Interior of the Palacio del Ayuntamiento. Photos by author, January 2020.

Transportation and waste management were also key focus areas. The building’s proximity to bike racks, a metro station, and a bus station, combined with the presence of bike lanes and minimal parking options, contributed to 89% of the building’s occupants using public transportation, biking, or walking. The strategic placement of recycling and compost receptacles, accompanied by clear signage, significantly reduced the building's waste production by 56%.

Energy and atmosphere considerations were crucial in the renovation. The original structure's thick walls, high ceilings, and courtyards were optimized to promote airflow and cooling. The removal of certain earlier renovations that had lowered ceilings to improve air conditioning systems was a key intervention. LED-efficient lighting systems sensitive to lighting levels and movement, along with solar panels, were introduced to enhance electrical efficiency.

To address the urban heat island effect, reflective fabric was installed in the courtyards, and rooftop vegetation was planted to absorb heat and moisture. Interior plants also contributed to air quality improvement.

Water efficiency posed unique challenges due to the city's historical context and geographical risks. Revitaliza tackled this by constant monitoring of water outflow and implementing a rainwater collection and treatment system on the roof, reducing on-site water usage by 43%.


This case study not only exemplifies the interrelation of structural sustainability and sustainable user behavior but also introduces a third dimension: social sustainability. Social sustainability in this context encompasses community resiliency, economic opportunity, and cultural preservation. The Antiguo Palacio plays a role in all these aspects, offering public spaces for local residents, supporting economic opportunities through tourism and local employment, and embracing cultural preservation through a history museum and art exhibitions.

In the context of the Antiguo Palacio del Ayuntamiento in Mexico City, a third approach to sustainability, beyond what is typically measured by LEED certification, emerges as pivotal: social sustainability. This concept encompasses three main elements: community resiliency, economic opportunity, and cultural preservation. While social sustainability includes a broader range of aspects, these three are particularly significant in the role the Antiguo Palacio plays within Mexico City.

Community resiliency is understood as the ability of a group of people to support and uplift each other sustainably over the long term. The Antiguo Palacio contributes to this through the creation of public spaces within its premises dedicated to local residents. Notable events, such as the formal dedication of a wing of the Palacio to the public by the Head of Government of Mexico City, Claudia Sheinbaum, in 2018, and the hosting of a rotating gallery of local artwork, exemplify this commitment. Furthermore, the plaza adjacent to the Palacio, known for hosting local protests and demonstrations, serves as a space for community collaboration and grassroots organizing.

The Palacio's programs, its renovation process, and regular maintenance all contribute to economic opportunity. A notable program is a social work employment center on the ground floor that provides temporary government jobs to low-income workers. Research and interviews conducted with various individuals connected to the Palacio revealed that every aspect of the building's operation is managed and maintained by local residents, thereby fostering local employment and economic opportunities.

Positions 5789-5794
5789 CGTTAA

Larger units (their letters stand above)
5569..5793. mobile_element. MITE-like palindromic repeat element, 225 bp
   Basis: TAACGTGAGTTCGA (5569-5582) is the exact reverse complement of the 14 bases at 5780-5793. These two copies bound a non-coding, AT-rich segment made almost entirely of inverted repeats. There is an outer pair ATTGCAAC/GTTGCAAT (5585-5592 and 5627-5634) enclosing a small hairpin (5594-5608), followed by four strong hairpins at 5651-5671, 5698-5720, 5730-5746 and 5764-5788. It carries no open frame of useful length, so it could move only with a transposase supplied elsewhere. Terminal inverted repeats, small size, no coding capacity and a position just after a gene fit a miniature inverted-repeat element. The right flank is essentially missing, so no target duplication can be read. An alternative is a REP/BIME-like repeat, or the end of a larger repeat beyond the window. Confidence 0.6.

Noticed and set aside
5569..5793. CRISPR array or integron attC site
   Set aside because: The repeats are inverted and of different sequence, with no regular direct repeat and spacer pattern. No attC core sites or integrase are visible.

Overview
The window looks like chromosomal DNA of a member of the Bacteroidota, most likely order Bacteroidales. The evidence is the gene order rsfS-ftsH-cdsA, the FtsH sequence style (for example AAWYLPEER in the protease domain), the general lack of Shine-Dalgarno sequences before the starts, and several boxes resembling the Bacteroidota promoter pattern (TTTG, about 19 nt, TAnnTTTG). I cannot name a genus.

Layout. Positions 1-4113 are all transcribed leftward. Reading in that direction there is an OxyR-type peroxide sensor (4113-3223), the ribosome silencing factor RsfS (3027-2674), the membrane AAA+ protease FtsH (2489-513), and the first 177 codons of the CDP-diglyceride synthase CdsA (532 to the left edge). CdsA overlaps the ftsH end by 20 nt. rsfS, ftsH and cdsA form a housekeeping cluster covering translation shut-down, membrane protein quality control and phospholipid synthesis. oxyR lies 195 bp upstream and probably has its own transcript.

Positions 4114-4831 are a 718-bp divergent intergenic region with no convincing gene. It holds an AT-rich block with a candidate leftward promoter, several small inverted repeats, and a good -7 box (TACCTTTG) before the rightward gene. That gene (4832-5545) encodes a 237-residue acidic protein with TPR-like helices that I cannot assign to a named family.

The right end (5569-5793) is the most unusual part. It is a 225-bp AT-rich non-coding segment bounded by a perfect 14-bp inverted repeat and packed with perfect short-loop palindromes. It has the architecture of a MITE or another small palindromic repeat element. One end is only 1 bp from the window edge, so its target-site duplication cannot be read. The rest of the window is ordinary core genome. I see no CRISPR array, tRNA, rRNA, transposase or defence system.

The plaza surrounding the Palacio is a bustling hub of economic activity, being a major tourist destination and one of the most famous areas in the metropolis. The presence of restaurants, shopping centers, museums, and street vendors in the area further enhances its economic vibrancy.

Cultural preservation is another key aspect of the Palacio's role. The building houses a mini museum outlining its historical significance to the city and actively promotes contemporary culture through its interior courtyard gallery, which showcases local art, including works from youth groups and elementary schools. This approach to cultural preservation, also known as “place-keeping,” emphasizes the importance of maintaining space for evolving contemporary culture.

The significance of the Palacio in cultural preservation is internationally recognized, given its location in a UNESCO World Heritage neighborhood, the old city center of Mexico City, formerly Tenochtitlan.

The case study of the Antiguo Palacio del Ayuntamiento encompasses the broad elements of scale, time, and sustainability, illustrating their interdependent relationships. This complexity, embedded in culture, site, history, and other factors, demonstrates that sustainable renovation of historical structures is not a linear process but involves a nuanced consideration of various intersecting factors. Designers and planners are thus encouraged to consider these aspects across different scales and timeframes to create holistic, sustainable solutions for the future.



  • Sometimes sustainable renovation requires peeling back layers of past renovations to get to the original underlying structure. It’s not always about adding on.

  • Historic buildings were often built to be comfortable without technology, which means that they can have embedded, hyper-local techniques that may have been forgotten over their lifecycles.

  • Historic preservation can limit what you can do to update a building, which has the potential to inspire new ways of adaptation.

  • Sustainability in the built environment comes from human behavior as well as structure: climate resilience includes social resilience.

  • These issues are intersectional, and solutions must be as well. In order to be truly sustainable, designs have to take into consideration elements like human behavior, culture, economics, and time.


Moving forward, we can’t keep building. The built environment accounts for a massive chunk of our global CO2 emissions, and if we continue to build at the current rate, by 2050 90% of building sector CO2 emissions will come from building materials. As interdisciplinary designers, and people on this earth, we need to learn how to embrace and adapt our historic, existing built environment and cultural histories in the present for the sake of the future.